Baltimore will lift its indoor masking requirement next week as the number of coronavirus cases continues to decline in the city.
Effective March 1, masks will no longer be required in indoor spaces, both public and private, across the city, Democratic Mayor Brandon Scott announced Thursday. The move does not apply to city schools, he said, where leaders will make their own decision about masking.
The move marks the end of a seven-month stretch when the mask mandate was in place in the city, which has enacted more restrictive coronavirus protection measures than surrounding jurisdictions and the state.
During a news conference, Scott called Baltimore a national model on how to withstand the impacts of this pandemic.
“There is now an even-brighter light at the end of the tunnel, and hopefully we can begin to return to our new normal,” he said.
As of Thursday, the city’s seven-day average case rate was 18.37 cases per 100,000 residents — well below the 58 per 100,000 in August when the mandate was enacted. Baltimore’s seven-day positivity rate stood at 2.03%, a 77% decrease compared to one month ago.
Nearly 77% of city residents 12 and over have received at least one dose of the coronavirus vaccine.
Baltimore Health Commissioner Letitia Dzirasa she is “encouraged” by the city’s significant decline in case rates and positivity in the last several weeks. However, she encouraged people to continue to wear masks while indoors in crowded spaces, particularly those with limited ventilation.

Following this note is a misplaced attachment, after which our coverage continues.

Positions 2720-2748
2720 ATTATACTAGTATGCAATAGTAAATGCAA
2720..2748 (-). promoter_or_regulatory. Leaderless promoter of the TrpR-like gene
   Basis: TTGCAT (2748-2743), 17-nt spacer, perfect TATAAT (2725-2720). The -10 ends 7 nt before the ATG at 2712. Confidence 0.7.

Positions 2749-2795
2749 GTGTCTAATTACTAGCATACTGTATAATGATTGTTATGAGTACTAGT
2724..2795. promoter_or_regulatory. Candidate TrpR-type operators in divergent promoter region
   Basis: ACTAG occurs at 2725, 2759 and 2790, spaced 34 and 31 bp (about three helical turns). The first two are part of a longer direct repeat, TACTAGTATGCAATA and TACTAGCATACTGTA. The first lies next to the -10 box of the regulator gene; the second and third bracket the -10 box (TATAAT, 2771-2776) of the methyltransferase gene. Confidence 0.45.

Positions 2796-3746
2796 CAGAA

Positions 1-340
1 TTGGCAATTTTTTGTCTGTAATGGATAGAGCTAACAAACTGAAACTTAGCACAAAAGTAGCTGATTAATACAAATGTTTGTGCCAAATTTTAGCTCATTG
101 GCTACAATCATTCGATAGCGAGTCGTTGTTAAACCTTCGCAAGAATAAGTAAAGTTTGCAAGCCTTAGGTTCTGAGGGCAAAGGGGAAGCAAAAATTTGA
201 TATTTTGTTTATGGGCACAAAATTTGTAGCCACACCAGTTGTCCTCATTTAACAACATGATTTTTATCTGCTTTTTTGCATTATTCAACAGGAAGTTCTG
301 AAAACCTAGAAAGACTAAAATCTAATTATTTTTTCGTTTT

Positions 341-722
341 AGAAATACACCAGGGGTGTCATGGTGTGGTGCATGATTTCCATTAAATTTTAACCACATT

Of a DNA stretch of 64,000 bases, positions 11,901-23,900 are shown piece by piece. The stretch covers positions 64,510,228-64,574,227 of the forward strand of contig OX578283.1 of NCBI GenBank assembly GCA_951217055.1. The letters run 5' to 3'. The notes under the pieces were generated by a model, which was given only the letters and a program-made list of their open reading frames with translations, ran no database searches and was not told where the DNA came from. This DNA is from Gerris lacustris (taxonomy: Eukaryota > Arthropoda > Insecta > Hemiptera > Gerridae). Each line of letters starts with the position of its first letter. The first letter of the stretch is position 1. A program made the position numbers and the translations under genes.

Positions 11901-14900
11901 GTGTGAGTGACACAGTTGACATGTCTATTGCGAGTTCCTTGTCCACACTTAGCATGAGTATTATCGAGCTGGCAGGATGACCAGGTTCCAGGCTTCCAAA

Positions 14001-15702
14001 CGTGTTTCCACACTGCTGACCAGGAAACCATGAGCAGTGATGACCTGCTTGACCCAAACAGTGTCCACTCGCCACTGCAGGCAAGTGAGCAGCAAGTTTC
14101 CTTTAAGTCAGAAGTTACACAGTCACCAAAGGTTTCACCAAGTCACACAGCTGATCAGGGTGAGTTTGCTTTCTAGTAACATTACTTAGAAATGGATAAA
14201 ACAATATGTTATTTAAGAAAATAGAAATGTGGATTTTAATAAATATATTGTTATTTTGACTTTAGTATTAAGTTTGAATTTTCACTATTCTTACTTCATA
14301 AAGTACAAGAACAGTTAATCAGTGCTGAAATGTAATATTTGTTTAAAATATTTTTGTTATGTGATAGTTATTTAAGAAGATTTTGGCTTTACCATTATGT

“This is in no way an indication that the pandemic is over,” she said. “Rather, we are entering a new phase.”
Businesses will still have the right to require masks and vaccinations for patrons, Dzirasa said. However, the city will not require people inside City Hall and other city-owned buildings to wear a mask.
Baltimore’s decision to lift the masking restriction comes well after many surrounding jurisdictions removed their indoor masking policies, which were enacted during a post-holiday surge of the omicron variant. Anne Arundel, Howard and Baltimore County’s orders expired at the end of January. Other jurisdictions never enacted such policies.
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Earlier this week, Republican Gov. Larry Hogan lifted a mask requirement for workers and visitors in state buildings that was instituted amid the surge. Masks continue to be “strongly recommended” in state buildings for those who are unvaccinated against the coronavirus.
On Tuesday, the Maryland State Board of Education voted to rescind an emergency regulation mandating the use of face masks in schools, sending the decision to state lawmakers for final approval.
Scott said he would consider reinstating the mask policy if another variant emerges.
It is unclear how the lifting of the mask requirement will impact the city’s coronavirus testing policy for employees. In October, Baltimore introduced a requirement for city employees to get vaccinated or face weekly COVID-19 testing as part of a program to protect employees but also restore in-person services at city government offices.
Scott said Thursday the policy will change, but officials were still discussing the details. He noted that the decision to lift the mask mandate was not made until late Wednesday.
Scott declined to answer questions about whether he plans to reopen City Hall, which has been closed to the public since 2020. Public meetings continue to be held virtually although numerous other public buildings have reopened, including courthouses and the State House in Annapolis.
The mayor said he plans to speak to City Council President Nick Mosby and City Comptroller Bill Henry, both Democrats, before making a joint announcement about the plans in the next few weeks.